Growing Brussel Sprout Plants



Updated on 2/20/2024
Emma DowneyBy Emma Downey
Gardening Expert
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The temperature must be low for Brussel sprout plants to flourish. They are a crop with a sluggish growth rate but a long bearing period, and they do best in colder climates and the early spring or late autumn.

The temperature must be low for brussel sprout plants to flourish. The "fog belt" of the Pacific Northwest has the best environment for growing them, but you may successfully cultivate them in almost any section of the nation. Planting Brussels sprouts in the early spring or mid to late summer will result in a crop maturing in the autumn. Brussels sprouts are a crop that grows slowly and produces a lengthy harvest. Conditions of coolness, even a slight frost, are optimal for the maturation of the tiny heads. Planting in the spring is also acceptable in more temperate locations. Be mindful that sprouts that mature in hot or dry conditions will be on the brittle side and have a harsh taste. In addition to cabbage, broccoli, and cauliflower, other members of the cole crop family (Brassica oleracea) include kale, collards, and kohlrabi. Brussels sprouts are a member of this family.

A Concise Guide To The Cultivation Of Brussels Sprouts

Growing Brussels Sprouts

Growing Brussels Sprouts

  • It is best to plant Brussels sprouts when the temperatures are still relatively moderate, such as in early spring or early autumn.
  • Because Brussels sprouts require ample space to grow, it is best to plant them in a bright, well-drained corner with a pH of at least 6.8. They should also receive at least 6 hours of sunlight each day and be planted in moist, well-drained soil.
  • Before planting, the native soil should be improved by adding a few inches of compost or any other kind of organic matter that is rich.
  • Regularly check the moisture content of the soil, and provide plants with 1 to 1.5 inches of water each week.
  • Using plant food with a continuous release will result in a bountiful harvest if you feed Brussels sprouts regularly.
  • Mulching the soil with a three-inch thick layer of mulch will assist in preventing weeds from growing in the soil and keep the soil moist.
  • When the heads are still green and sturdy, harvest them. They should have a diameter of between 1 and 2 inches.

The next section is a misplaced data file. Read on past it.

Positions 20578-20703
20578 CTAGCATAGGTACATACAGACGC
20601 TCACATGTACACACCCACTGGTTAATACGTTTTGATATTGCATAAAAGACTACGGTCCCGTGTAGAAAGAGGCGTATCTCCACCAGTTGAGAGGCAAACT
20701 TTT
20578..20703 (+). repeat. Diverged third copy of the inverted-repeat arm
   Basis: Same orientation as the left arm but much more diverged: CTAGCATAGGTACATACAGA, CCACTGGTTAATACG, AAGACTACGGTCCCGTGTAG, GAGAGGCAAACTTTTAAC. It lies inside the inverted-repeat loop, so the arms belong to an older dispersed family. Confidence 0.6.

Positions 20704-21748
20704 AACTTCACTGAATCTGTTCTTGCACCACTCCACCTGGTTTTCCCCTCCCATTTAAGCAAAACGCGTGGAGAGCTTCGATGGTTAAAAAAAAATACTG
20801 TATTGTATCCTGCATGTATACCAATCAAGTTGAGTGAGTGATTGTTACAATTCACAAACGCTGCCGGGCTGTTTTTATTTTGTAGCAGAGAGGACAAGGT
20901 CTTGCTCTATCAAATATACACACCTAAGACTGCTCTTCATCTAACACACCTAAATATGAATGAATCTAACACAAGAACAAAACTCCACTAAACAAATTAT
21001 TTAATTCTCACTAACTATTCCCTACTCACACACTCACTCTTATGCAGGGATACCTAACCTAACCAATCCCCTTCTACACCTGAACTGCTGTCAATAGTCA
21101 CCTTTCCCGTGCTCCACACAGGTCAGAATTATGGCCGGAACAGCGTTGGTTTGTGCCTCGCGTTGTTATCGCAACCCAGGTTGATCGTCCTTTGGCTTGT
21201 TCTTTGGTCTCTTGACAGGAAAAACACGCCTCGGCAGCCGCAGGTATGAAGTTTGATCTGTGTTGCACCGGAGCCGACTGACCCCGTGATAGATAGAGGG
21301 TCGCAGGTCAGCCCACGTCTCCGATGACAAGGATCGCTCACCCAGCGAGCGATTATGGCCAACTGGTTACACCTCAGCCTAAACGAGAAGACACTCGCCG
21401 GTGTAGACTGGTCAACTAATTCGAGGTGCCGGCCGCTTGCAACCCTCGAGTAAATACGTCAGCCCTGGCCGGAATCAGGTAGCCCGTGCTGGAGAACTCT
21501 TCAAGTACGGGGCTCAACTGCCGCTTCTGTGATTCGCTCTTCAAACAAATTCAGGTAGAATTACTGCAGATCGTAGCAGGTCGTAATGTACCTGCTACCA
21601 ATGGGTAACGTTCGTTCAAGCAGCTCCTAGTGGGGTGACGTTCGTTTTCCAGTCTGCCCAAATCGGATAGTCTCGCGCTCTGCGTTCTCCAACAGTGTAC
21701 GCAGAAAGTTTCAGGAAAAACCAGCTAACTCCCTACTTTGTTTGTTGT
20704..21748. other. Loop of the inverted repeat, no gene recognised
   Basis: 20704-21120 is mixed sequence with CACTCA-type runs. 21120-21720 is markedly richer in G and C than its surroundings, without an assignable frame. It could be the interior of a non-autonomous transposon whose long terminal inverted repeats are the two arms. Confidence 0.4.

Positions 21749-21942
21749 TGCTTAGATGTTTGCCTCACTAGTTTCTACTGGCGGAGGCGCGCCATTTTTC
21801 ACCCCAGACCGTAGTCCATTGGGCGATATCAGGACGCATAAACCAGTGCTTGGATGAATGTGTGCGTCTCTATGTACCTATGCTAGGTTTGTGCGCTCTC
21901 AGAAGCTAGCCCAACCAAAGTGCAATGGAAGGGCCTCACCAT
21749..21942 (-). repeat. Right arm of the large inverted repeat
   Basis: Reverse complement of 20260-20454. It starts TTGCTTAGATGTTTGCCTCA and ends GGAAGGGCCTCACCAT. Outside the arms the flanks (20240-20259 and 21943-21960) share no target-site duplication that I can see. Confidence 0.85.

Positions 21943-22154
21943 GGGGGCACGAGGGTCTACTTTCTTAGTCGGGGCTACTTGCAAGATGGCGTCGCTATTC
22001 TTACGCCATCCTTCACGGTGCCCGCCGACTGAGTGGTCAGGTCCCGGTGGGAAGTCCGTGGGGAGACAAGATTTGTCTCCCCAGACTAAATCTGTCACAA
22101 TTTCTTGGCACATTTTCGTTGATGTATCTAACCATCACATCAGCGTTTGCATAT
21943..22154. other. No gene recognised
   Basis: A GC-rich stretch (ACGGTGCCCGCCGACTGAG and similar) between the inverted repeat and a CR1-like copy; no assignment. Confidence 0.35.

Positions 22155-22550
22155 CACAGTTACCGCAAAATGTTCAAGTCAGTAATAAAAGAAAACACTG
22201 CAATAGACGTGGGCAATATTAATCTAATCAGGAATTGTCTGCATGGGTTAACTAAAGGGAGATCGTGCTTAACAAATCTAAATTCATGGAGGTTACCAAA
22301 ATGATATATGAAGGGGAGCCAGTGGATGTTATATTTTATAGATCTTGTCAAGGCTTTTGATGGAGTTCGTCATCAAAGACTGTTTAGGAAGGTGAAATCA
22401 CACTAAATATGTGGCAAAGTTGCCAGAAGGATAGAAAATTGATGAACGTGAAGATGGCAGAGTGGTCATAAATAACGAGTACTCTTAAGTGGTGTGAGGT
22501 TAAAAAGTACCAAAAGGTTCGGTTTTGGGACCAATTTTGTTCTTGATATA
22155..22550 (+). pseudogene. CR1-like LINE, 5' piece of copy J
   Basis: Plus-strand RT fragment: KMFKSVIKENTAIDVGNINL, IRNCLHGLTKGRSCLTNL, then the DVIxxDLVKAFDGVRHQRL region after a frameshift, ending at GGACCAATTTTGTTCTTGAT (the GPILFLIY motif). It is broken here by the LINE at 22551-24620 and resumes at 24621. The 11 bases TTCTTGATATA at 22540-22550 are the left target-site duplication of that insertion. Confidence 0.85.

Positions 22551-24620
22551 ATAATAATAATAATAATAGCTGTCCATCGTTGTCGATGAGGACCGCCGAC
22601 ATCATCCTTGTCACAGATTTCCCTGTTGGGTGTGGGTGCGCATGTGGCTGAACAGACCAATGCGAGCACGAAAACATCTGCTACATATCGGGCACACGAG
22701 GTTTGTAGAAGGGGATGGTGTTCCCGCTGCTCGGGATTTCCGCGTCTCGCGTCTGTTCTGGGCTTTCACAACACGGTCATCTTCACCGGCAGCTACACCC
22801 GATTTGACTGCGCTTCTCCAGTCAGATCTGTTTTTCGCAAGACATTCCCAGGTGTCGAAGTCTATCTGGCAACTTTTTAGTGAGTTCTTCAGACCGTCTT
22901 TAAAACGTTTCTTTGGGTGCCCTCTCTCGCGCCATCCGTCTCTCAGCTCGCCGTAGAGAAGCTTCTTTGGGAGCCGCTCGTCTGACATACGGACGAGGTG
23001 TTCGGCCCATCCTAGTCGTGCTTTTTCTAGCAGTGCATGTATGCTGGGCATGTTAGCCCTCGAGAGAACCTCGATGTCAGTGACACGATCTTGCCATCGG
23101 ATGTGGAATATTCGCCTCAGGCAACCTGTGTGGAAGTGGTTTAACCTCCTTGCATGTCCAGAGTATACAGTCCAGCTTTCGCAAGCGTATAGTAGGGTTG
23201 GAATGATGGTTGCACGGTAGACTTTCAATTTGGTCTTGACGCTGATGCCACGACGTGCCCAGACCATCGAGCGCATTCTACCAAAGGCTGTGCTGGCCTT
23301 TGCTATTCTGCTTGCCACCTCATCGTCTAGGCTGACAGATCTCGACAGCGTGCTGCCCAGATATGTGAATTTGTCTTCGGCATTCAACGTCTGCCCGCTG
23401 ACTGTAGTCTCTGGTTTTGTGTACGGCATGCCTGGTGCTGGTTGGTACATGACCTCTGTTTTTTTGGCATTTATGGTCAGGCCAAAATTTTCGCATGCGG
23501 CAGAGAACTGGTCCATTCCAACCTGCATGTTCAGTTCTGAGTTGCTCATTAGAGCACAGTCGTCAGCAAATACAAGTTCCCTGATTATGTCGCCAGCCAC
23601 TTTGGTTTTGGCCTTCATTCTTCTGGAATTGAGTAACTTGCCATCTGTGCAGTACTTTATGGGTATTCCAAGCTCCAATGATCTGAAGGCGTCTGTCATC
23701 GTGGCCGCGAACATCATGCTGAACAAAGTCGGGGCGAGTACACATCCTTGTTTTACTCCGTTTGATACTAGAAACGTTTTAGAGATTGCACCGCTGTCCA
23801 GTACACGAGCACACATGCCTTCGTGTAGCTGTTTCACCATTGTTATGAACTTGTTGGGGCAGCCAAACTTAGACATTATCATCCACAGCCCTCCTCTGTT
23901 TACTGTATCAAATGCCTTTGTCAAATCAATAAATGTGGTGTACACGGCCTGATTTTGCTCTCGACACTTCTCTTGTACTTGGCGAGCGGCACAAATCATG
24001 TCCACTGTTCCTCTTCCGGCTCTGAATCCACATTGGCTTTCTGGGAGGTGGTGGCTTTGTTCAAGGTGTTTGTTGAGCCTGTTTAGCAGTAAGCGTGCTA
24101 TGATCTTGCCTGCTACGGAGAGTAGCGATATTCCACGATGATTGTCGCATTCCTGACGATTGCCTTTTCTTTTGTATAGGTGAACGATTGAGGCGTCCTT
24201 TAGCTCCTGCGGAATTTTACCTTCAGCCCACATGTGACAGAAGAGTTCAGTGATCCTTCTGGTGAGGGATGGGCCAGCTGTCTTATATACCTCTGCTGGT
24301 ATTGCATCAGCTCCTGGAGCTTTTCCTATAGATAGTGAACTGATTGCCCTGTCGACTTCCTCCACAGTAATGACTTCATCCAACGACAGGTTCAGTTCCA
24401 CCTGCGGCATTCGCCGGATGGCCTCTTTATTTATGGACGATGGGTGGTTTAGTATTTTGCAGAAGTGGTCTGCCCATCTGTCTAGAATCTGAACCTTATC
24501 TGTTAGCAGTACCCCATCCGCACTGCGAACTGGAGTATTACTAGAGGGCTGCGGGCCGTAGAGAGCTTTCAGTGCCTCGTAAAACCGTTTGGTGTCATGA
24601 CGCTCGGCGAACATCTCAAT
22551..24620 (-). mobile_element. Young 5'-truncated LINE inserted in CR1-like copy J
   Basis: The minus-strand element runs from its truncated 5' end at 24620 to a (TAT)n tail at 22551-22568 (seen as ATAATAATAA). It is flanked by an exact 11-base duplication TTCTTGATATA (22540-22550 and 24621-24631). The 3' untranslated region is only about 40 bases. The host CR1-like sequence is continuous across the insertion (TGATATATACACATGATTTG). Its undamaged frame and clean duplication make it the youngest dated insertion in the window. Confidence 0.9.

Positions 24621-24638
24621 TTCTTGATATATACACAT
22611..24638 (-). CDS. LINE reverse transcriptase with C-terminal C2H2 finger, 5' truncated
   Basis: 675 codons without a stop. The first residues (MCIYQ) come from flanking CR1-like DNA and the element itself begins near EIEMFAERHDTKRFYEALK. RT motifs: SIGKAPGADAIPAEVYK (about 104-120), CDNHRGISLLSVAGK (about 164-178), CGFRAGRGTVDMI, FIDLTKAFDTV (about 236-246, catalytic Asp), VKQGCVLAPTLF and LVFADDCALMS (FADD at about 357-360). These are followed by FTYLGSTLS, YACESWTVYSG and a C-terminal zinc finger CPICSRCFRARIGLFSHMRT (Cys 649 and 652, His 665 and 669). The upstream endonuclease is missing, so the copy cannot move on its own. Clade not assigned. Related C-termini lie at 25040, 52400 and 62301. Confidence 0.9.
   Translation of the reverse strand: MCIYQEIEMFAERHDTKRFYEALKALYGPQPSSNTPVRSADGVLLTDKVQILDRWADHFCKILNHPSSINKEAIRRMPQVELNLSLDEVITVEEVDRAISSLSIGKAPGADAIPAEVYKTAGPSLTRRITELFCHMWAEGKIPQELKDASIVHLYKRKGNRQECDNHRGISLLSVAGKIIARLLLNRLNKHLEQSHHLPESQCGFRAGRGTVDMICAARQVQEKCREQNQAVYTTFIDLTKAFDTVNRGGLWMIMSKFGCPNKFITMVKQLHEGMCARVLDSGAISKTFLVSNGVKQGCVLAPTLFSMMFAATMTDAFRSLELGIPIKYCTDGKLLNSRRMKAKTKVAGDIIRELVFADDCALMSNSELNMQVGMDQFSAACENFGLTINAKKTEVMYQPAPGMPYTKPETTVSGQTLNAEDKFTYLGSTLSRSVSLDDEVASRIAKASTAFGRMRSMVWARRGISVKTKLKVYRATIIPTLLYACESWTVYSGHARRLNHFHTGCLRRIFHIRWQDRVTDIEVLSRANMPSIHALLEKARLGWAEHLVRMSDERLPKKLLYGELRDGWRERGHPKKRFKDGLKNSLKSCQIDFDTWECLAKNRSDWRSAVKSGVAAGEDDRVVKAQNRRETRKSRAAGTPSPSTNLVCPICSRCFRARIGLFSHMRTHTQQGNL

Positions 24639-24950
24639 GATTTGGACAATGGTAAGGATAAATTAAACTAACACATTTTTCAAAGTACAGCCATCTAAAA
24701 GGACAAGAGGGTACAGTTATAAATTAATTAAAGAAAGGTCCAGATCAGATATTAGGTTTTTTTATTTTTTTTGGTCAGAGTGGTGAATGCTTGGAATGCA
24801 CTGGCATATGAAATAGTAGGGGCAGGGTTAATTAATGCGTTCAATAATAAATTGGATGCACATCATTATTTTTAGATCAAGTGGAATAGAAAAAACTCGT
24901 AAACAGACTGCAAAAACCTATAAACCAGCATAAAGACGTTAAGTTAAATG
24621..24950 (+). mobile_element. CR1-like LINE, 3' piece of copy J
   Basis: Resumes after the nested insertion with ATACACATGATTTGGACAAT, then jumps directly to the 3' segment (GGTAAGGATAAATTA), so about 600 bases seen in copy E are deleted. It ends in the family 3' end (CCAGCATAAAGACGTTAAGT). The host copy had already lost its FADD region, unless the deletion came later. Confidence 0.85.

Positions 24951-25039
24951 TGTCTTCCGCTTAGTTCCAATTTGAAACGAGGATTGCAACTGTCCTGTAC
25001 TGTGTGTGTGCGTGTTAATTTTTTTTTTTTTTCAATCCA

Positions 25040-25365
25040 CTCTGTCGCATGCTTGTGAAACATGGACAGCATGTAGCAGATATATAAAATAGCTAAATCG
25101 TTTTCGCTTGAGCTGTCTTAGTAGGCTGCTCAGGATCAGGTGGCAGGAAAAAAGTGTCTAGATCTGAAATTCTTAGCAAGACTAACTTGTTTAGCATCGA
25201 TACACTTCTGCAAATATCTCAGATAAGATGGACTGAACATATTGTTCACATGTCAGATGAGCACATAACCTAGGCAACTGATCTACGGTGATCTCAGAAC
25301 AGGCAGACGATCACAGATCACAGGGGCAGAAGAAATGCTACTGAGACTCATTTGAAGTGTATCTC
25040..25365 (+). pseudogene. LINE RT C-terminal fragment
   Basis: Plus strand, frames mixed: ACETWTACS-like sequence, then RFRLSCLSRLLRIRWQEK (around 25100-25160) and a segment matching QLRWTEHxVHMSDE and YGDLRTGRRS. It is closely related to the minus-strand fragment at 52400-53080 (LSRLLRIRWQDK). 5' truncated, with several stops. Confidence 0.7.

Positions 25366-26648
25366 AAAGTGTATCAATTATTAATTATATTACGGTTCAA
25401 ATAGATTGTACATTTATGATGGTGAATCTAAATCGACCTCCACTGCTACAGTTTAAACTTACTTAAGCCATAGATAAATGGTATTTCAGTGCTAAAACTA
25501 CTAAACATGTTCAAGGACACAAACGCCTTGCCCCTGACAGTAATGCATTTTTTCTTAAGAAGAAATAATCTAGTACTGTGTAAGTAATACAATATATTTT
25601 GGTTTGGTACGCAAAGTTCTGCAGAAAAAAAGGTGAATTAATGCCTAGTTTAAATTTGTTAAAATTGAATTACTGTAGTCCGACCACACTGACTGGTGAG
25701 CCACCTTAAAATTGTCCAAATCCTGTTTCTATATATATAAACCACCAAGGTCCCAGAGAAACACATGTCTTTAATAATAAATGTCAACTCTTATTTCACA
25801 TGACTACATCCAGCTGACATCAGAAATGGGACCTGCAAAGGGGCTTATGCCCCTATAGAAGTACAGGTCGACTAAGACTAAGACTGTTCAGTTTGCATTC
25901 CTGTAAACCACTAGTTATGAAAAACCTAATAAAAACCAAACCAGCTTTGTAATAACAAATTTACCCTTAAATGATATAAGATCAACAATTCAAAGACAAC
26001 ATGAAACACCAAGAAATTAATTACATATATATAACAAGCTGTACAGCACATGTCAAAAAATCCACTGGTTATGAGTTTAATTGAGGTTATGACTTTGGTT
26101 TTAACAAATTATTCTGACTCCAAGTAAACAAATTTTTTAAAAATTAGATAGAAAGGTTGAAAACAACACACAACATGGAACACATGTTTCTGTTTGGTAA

The Ground, The Plants, And Their Care

Brussel sprout plants need at least six hours of sunlight daily to flourish. The more sunlight they get, the better they will be able to grow. To succeed, they will need soils that contain a lot of organic matter, are well-drained, and have adequate moisture.
It is important for vegetables to achieve their full potential and for the risk of clubroot disease to be reduced by having a soil pH of about 6.8. This places it at the higher end of the acceptable range. Has the soil been analyzed so you know precisely what its pH is? You may have a soil test done via your local Cooperative Extension office, or you can get a test kit from a garden shop with a good selection of gardening supplies. The findings of the soil test should serve as a reference for applying fertilizer and lime to the plant. In the absence of a soil test, either work a large quantity of nitrogen-rich amendments into the soil (such as blood meal, cottonseed meal, or composted manure) or combine aged compost that has been supplemented with nitrogen. Miracle-Gro® Performance Organics®All Purpose In-Ground Soil Use Miracle-Gro® Performance Organics®All Purpose In-Ground Soil to enrich your native soil with nutrients and enhance its structure. However, if you want the most satisfactory outcomes from your garden, you shouldn't stop at only the soil. Growing plants require a consistent supply of high-quality nutrition, so it is important to fertilize them regularly with a continuous-release fertilizer such as Miracle-Gro® Performance Organics® Edibles Plant Nutrition Granules. This fertilizer nourishes your plants and provides food for the beneficial microbes in the soil. Always be sure you follow the guidelines on the label.

Additionally, Brussels sprouts have a higher boron need than most other vegetables. Boron is a nutrient for plants that are required in very trace amounts by all plant species; without it, Brussels sprouts would have hollow stems and tiny buds. Alternatively, suppose you notice that your plants have been showing any of these symptoms. In that case, it is possible to add boron to the soil by first dissolving one level tablespoon of borax (such as 20 Mule Team, which can be acquired in your local grocery store) in more than five quarts of water and then spreading this solution evenly across a fifty square foot bed. Mixing too much can only lead to problems down the road, so you should not give in to the temptation to incorporate more. Additionally, do not apply until your plants have shown the signs of the deficiency that were just described.